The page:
Tuesday, October 20, 2015

Cloonshanville Abbey

Cloonshanville Stone Cross
Photograph courtesy Flickr 
In 1385, the MacDermots Roe are said to have established the Dominican Priory of the Holy Cross at Cloonshanville, near modern day Frenchpark in County Roscommon. However, it has been argued that it was, in fact, MacDermot Gall that founded this abbey, since it was in their territory and far from any MacDermot Roe land.

MacDermot Gall was chief of Airteach, which was an area west of the Breedogue River and bordered on the northside by the River Lung and Lough Gara. MacDermot Roe was chief of Tir-Tuathail, lying to the west of Lough Allen. The Abbey occupies the site of an early monastery founded by St Conmitius who was bishop there in the time of St Patrick.

The ivy covered bell-tower still stands and some ruined walls may be seen. The tower has a simple pointed vault with holes for two bell-ropes. Three of the four corbels in the vault are decorated with small floral motifs and simple interlaced crosses. Much of the detail of the outer wall of the tower is obscured by the ivy. An interesting feature of this abbey is the Piscina which is a shallow stone used for washing the communion vessels.

The Dominicans first arrived in Ireland in the year 1224, three years after the death of St Dominic and the arrival of the friars in England. Two foundations were made in Ireland that first year; one in Drogheda and one in Dublin. The Dominican friars initially made foundations in those regions of Ireland under Anglo-Norman control, but they soon established themselves in the Gaelic parts of the island also. Twenty four Dominican communities were founded in Ireland in the thirteenth century.

Piscina - Cloonshanville
Photograph courtesy Flickr 
Monasteries such as Cloonshanville, Boyle Abbey and Trinity Island are a significant feature of settlement in County Roscommon and would have played an important role in the development of a communications network. Two major roads - the Slighe Assail and the Slighe Mhor- linked Connacht to the east-coast ports and to English and continental markets.

In the official records of the Anglo-Norman administration, control of roadways is seen as vital to the safety of local communities and the conduct of the king's business. The Slighe Assail was traditionally the main road from Meath to Connacht and can clearly be seen to be focused on Cruachain or Rathcroghan as it is more commonly known today. In addition to the crucial focal point of Cruachain, the Slighe Assail passes close to a number of early Christian establishments.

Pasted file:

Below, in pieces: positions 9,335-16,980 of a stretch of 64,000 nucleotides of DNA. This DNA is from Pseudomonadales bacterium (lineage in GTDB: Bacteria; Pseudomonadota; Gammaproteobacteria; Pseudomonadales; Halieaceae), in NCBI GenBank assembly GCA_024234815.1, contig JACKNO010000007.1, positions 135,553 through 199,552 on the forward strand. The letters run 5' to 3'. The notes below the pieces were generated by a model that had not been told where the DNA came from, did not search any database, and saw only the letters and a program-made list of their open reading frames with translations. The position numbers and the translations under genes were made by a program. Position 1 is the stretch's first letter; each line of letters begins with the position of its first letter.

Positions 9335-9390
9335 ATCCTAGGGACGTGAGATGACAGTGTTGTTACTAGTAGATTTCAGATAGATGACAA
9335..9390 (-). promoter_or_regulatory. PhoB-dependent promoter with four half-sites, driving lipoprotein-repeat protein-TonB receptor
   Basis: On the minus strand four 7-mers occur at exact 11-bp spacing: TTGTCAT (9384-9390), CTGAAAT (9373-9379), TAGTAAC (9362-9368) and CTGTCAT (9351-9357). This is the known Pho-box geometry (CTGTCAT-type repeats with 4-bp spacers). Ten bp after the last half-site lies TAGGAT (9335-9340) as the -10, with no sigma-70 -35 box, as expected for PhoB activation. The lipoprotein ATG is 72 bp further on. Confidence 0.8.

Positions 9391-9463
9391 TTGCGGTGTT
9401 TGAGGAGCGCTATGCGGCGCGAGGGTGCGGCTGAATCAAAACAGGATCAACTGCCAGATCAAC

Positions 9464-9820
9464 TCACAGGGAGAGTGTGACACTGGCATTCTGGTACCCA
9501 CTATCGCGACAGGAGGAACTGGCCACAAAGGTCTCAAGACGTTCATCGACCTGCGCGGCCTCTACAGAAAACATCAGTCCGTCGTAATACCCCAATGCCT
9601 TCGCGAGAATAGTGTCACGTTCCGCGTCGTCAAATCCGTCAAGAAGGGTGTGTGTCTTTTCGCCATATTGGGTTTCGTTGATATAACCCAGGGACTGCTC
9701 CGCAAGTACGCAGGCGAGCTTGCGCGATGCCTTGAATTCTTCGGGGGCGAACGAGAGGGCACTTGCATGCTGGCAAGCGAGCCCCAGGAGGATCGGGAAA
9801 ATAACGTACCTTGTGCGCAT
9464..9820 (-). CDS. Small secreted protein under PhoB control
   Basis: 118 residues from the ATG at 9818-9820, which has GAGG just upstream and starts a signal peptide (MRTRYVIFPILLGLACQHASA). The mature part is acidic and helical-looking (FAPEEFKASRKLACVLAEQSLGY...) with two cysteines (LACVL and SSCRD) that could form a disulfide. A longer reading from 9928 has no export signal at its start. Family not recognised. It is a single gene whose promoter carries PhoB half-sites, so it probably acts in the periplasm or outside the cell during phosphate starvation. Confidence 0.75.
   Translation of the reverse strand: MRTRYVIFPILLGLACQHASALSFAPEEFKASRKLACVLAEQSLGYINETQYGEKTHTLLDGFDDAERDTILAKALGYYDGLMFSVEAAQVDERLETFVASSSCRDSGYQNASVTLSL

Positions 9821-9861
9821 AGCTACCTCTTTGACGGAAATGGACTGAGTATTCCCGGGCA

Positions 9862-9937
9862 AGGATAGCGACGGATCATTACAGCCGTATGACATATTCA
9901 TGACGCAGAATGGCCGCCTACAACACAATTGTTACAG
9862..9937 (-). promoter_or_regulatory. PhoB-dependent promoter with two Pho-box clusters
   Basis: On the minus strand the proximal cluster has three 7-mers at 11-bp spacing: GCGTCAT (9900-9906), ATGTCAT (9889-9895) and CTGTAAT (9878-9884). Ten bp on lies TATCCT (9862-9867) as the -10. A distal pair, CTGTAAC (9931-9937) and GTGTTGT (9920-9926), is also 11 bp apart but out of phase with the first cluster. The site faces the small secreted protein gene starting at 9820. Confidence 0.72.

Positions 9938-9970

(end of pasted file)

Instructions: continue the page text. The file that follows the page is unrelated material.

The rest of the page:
In both Longford and Roscommon, minor roads radiate from the Slighe Assail. In Roscommon a number of these converge on important early Christian and later ecclesiastical centres: Mocmoyne (just east of Boyle), Cloonshanville, Tibohine and Elphin, which was the diocesan centre for east Connacht for the greater part of the medieval period.

The River Boyle, the principal tributary in the upper reaches of the Shannon, flows out of Lough Gara and through Lough Key, a shallow lake with many substantial wooded islands. Some of these islands have important archaeological remains: the monastery of Trinity Island, for example, and the remains of the Mac Diarmata stronghold at Carraig Mac Diarmata.

The Shannon River with the two major routeways - the Slighe Assail and the Slighe Mhor - provided relatively easy access to the outside world throughout the medieval period.

In 1977 the National Parks and Monuments Branch of the Office of Public Works carried out a limited excavation at the site of a stone cross close to Cloonshanville Abbey. No archaeological material or any evidence of occupation was found in the excavated area.

An elderly Frenchpark resident recalled that the old people told stories of coffins being left at the cross to be taken into the Abbey later by the monks. It was also said that at times you can hear the sound of church bells coming from the nearby boglands where monks perished while trying to escape to Boyle.

The cross is made from rough sandstone. It has an overall length of 3.90m, only 30cm of which was not visible above the ground prior to excavation. There is a large crudely made boss on each face of the cross at the intersection of the shaft and arms. No further attempt appeared to have been made to decorate the cross. The arms extend 14cm to 16cm out from the shaft. Archaeologists believe that the Cloonshanville cross is medieval in date and probably erected in the twelfth century.

Theobald Dillon got possession of Cloonshanville after the dissolution of the Monasteries. The Dillon’s settled in Ireland after the Norman Conquest in 1169 and were a landlord family from the 13th century in a part of County Westmeath called 'Dillon's Country'. His great-grandson, the seventh Viscount, was a supporter of the Catholic King James II of England and was outlawed after the Glorious Revolution or the Revolution of 1688. He founded 'Dillon's Regiment' of the Irish Brigade in the French Army, which was supported by the Wild Geese and achieved success at Fontenoy in 1745.

No comments: